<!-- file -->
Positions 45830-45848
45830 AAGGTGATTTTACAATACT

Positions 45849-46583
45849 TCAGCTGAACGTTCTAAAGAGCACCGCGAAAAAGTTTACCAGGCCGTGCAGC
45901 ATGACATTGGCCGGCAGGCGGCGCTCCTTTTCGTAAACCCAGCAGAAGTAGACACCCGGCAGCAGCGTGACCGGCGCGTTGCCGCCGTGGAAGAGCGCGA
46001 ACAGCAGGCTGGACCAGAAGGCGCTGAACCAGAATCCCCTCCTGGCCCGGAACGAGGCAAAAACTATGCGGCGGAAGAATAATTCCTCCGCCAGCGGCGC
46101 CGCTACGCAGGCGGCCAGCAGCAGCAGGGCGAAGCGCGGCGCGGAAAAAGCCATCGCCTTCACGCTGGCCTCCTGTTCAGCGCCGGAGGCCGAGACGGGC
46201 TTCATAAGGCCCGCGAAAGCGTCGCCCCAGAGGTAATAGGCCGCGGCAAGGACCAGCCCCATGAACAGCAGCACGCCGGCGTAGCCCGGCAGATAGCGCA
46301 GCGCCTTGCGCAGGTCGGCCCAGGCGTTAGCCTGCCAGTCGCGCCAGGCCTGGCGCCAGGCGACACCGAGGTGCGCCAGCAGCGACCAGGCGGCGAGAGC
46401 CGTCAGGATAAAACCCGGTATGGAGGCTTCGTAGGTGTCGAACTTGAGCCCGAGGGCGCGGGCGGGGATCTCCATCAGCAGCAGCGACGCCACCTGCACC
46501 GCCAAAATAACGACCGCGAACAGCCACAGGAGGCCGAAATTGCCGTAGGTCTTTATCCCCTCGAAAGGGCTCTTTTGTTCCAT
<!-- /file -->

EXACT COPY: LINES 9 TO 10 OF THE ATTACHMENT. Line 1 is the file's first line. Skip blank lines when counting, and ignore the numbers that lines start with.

46301 GCGCCTTGCGCAGGTCGGCCCAGGCGTTAGCCTGCCAGTCGCGCCAGGCCTGGCGCCAGGCGACACCGAGGTGCGCCAGCAGCGACCAGGCGGCGAGAGC
46401 CGTCAGGATAAAACCCGGTATGGAGGCTTCGTAGGTGTCGAACTTGAGCCCGAGGGCGCGGGCGGGGATCTCCATCAGCAGCAGCGACGCCACCTGCACC